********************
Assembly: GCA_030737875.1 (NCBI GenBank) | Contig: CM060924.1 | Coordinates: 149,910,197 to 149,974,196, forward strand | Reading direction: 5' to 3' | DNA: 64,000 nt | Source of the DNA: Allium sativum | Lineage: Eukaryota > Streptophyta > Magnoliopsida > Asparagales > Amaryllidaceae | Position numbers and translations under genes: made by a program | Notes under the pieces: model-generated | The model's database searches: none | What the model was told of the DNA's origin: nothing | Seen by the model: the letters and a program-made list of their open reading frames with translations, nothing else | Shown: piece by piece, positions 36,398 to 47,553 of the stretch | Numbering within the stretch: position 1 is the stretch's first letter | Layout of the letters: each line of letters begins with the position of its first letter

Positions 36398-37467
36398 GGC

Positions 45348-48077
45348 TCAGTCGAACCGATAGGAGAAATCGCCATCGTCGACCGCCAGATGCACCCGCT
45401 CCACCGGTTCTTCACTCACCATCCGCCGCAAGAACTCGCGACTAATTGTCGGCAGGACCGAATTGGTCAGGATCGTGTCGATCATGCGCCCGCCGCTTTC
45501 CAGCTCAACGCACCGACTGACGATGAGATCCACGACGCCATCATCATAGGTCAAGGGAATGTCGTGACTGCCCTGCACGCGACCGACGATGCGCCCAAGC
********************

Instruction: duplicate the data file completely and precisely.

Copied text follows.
Assembly: GCA_030737875.1 (NCBI GenBank) | Contig: CM060924.1 | Coordinates: 149,910,197 to 149,974,196, forward strand | Reading direction: 5' to 3' | DNA: 64,000 nt | Source of the DNA: Allium sativum | Lineage: Eukaryota > Streptophyta > Magnoliopsida > Asparagales > Amaryllidaceae | Position numbers and translations under genes: made by a program | Notes under the pieces: model-generated | The model's database searches: none | What the model was told of the DNA's origin: nothing | Seen by the model: the letters and a program-made list of their open reading frames with translations, nothing else | Shown: piece by piece, positions 36,398 to 47,553 of the stretch | Numbering within the stretch: position 1 is the stretch's first letter | Layout of the letters: each line of letters begins with the position of its first letter

Positions 36398-37467
36398 GGC

Positions 45348-48077
45348 TCAGTCGAACCGATAGGAGAAATCGCCATCGTCGACCGCCAGATGCACCCGCT
45401 CCACCGGTTCTTCACTCACCATCCGCCGCAAGAACTCGCGACTAATTGTCGGCAGGACCGAATTGGTCAGGATCGTGTCGATCATGCGCCCGCCGCTTTC
45501 CAGCTCAACGCACCGACTGACGATGAGATCCACGACGCCATCATCATAGGTCAAGGGAATGTCGTGACTGCCCTGCACGCGACCGACGATGCGCCCAAGC